5. Counsel on contraception: Discussing contraception and pregnancy prevention is so important for us to do: in one US study, 46% of males and 33% of females did not receive formal education about contraception before their sexual debuts. Contraception should be discussed with both males and females regardless of whether they have started having sex. Helpful wording includes “What are you doing to protect yourself from pregnancy?” or “What are you doing to protect yourself from sexually transmitted infections?”

TOW #27: Motivational interviewing

Motivational interviewing seems deceptively simple in concept, and is decidedly more complicated to implement effectively in practice. The UW first year medical students just got their first intro to MI this week (it’s great we are starting exposure earlier now, to build time for lifelong practice!). MI is especially helpful for behaviors related to all of those new year’s resolutions including healthy eating, physical activity, screen time, and substance use. This week happens to be National Obesity Awareness week, and the week after next is National Drug and Alcohol Facts Week (for teens to learn science-based facts about drug use), so timely for us to review tools that can help us promote related health behaviors.

Materials for this week

Take-home points:

  1. What are the key principles of MI? Why does it work? Behavior change is challenging for all of us, and we are usually ambivalent about change (and don’t like to be told what to do!). MI is founded on helping people do their own convincing for change by using techniques to highlight “change talk”- statements from the patient that argue in favor of making a change. Key elements in this approach include: 1) collaboration, with patient-centered communication approaches fundamental to implementing MI; 2) guiding style to elicit from our patients the changes they want to make; and 3) respect for patient autonomy: we all live our own lives and can’t make changes for each other so we encourage and support (some caveats here for adolescent behaviors that may be more immediately life-threatening/illegal).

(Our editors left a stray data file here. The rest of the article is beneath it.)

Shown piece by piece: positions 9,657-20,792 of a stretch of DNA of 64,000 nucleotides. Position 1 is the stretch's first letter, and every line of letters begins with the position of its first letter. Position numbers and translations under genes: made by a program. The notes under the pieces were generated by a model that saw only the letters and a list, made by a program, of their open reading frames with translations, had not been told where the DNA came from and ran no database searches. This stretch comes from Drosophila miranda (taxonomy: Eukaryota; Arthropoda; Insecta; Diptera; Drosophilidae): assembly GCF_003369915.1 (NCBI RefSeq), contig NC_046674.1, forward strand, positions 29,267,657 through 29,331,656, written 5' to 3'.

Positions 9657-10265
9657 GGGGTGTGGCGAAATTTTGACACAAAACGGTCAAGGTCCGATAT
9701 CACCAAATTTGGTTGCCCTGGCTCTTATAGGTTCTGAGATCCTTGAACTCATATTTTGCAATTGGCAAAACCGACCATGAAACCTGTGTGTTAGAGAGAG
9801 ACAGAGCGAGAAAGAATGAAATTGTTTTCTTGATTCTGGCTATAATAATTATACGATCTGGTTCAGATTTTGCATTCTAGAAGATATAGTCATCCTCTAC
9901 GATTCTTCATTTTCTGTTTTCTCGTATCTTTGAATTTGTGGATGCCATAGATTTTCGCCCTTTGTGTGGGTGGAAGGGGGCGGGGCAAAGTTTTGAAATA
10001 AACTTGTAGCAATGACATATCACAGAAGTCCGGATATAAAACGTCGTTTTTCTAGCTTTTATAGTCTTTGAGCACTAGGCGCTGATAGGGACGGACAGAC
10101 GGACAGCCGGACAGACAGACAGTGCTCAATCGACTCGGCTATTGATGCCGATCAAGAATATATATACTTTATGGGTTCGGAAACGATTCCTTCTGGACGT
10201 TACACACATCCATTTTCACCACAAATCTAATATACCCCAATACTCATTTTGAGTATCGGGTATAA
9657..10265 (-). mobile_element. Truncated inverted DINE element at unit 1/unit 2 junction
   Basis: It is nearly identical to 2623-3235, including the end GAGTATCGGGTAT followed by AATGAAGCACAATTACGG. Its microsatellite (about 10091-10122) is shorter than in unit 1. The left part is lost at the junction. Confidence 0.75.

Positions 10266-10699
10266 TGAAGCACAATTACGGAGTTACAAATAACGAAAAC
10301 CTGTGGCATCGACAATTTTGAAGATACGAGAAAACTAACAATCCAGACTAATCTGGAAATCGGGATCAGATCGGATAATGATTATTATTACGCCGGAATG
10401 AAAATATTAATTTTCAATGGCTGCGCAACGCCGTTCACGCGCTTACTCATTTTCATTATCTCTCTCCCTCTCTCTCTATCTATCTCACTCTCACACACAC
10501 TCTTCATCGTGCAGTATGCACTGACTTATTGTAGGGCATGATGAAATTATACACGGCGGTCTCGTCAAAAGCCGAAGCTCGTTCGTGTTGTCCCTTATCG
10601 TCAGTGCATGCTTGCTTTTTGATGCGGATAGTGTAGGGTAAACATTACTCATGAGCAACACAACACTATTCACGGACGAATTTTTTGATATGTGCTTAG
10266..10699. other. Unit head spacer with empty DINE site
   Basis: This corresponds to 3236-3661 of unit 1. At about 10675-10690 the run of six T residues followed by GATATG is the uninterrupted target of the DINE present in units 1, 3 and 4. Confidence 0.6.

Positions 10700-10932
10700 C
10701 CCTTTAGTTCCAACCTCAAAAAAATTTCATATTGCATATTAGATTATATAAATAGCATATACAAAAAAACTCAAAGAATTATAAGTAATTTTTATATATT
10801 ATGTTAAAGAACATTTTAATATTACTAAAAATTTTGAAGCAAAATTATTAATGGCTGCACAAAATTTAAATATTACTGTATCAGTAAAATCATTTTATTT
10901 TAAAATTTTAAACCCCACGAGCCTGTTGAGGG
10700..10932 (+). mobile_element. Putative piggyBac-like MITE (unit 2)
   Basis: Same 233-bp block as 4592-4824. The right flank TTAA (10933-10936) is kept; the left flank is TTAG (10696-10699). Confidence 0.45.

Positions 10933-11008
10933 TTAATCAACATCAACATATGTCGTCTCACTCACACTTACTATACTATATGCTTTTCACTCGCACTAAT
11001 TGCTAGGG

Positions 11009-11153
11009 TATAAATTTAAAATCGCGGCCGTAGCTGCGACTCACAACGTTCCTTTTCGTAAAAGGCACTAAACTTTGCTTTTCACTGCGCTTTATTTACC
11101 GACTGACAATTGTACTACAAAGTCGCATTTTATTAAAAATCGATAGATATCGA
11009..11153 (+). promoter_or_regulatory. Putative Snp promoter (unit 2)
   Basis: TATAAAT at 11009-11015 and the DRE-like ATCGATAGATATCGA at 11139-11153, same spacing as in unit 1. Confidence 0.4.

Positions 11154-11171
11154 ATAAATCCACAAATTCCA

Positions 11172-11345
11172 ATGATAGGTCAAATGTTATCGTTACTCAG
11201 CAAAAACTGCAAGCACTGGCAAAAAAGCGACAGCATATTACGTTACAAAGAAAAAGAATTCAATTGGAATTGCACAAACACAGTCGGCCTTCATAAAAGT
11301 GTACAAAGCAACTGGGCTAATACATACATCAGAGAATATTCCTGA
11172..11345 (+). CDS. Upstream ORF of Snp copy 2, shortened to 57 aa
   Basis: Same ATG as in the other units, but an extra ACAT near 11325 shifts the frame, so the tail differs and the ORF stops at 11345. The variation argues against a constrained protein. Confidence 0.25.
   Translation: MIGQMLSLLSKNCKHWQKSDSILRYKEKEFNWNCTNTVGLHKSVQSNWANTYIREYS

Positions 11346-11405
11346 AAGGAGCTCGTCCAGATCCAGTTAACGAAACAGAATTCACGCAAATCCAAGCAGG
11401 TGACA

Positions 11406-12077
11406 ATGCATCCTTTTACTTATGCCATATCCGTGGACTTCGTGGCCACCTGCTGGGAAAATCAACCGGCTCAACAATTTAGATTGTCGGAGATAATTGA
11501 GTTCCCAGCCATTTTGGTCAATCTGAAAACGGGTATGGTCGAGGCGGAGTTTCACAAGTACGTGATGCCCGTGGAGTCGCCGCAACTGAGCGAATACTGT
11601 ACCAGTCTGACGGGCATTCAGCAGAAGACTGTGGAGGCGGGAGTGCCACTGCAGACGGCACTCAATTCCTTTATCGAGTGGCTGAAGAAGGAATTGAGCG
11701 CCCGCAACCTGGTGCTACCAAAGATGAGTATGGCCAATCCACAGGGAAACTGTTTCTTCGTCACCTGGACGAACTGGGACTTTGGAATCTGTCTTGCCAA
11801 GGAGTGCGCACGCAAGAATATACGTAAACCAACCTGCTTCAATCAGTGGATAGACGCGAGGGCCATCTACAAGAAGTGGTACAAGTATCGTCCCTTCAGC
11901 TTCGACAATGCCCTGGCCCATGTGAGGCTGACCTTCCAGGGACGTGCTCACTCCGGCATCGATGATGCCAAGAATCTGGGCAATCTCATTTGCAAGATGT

2. What are the key strategies of MI? There are several techniques shown to be effective. We demonstrate curiosity and collaboration through open-ended questions, and use these strategically to elicit change talk. Reflections allow us to demonstrate empathic listening and highlight discrepancies between desired values/ outcomes and current behaviors. We can use 1-10 scale “rulers” to ask about the level of importance and confidence of making changes, to bring out more about why a change is important, and how certain people feel they might be able to make it. These scales can be especially useful with adolescents and their concrete thinking-it can be helpful to get them to elaborate their one-word answers! Before giving advice, we want to first ask what people already know. Then, we can use “ask-tell-ask” to ask permission, then give short concrete advice/information that might be helpful, and then ask what they think of that, or how that might relate to them. Seeking permission before offering advice helps people to be more open to hearing it. You may simply say, “do you mind if I give you some advice?” or “would you be interested in hearing what has worked for some of my patients in the past?”
  3. How do we know what to apply when? It’s helpful to remember that we all go through different stages of being ready for change. This has been described in the Transtheoretical Model for Change (TTM), otherwise known as the Stages of Change. This model describes five distinct stages, and we can tailor our counseling and discussions to meet people where they are-using ask-tell-ask and respecting autonomy when people are pre-contemplative. We can use more eliciting with open-ended questions and Rulers to help people who are more ready to make changes. The 5 stages are:
    • Pre-contemplation: the person has not considered making any change
    • Contemplation: the person has considered change, but that is all
    • Preparation: the person is making a plan of how to change
    • Action: the person is in the early stages of carrying out a plan for change
    • Maintenance: the person has made a change and is making it stick
  4. How has motivational interviewing been used in pediatrics? MI has been shown to be helpful in decreasing weight, as in the BMI2 (Brief Motivational Interviewing to reduce Body Mass Index) by Resnicow et al. which showed decreased BMI percentiles at 2-year follow-up in overweight and obese 2- to 8-year-old patients whose families received an MI intervention versus usual care. MI has been applied successfully in adolescent care to address cigarette smoking, alcohol and marijuana use, chronic disease management, and safety behaviors.